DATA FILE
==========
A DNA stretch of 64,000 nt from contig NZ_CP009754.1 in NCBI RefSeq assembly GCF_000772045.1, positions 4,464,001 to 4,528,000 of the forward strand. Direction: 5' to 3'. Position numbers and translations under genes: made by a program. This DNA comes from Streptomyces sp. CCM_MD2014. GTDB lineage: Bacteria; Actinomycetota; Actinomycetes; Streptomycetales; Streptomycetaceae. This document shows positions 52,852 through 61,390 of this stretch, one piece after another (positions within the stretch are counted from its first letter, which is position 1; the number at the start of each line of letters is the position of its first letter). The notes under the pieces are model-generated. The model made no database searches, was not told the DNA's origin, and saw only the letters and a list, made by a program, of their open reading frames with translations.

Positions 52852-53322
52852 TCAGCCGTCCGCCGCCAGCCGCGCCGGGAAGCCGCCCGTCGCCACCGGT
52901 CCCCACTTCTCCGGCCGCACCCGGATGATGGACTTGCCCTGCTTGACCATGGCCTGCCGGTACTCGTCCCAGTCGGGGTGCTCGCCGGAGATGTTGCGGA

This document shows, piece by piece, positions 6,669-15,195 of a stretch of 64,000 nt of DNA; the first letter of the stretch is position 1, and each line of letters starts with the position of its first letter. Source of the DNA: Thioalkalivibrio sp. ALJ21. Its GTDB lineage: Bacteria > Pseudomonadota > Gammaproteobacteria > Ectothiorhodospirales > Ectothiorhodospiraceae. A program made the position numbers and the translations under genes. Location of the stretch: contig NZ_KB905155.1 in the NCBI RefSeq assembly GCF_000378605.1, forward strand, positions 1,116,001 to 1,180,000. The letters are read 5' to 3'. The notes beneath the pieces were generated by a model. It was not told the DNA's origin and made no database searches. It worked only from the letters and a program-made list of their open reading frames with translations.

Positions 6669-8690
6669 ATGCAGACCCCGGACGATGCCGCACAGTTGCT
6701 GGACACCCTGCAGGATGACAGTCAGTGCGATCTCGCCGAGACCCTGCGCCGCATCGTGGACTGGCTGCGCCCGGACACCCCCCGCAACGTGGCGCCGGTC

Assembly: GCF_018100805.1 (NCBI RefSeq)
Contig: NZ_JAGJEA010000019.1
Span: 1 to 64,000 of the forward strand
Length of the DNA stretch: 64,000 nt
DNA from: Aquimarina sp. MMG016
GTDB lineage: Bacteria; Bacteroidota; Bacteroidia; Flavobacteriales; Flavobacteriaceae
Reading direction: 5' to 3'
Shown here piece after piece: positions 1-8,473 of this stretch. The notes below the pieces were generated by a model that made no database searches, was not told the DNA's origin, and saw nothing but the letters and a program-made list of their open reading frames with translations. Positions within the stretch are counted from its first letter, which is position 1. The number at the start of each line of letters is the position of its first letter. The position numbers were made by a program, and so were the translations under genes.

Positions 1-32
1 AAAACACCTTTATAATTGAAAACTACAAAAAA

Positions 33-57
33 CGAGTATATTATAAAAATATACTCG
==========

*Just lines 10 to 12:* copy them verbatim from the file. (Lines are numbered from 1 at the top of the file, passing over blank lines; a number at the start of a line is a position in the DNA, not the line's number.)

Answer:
Contig: NZ_JAGJEA010000019.1
Span: 1 to 64,000 of the forward strand
Length of the DNA stretch: 64,000 nt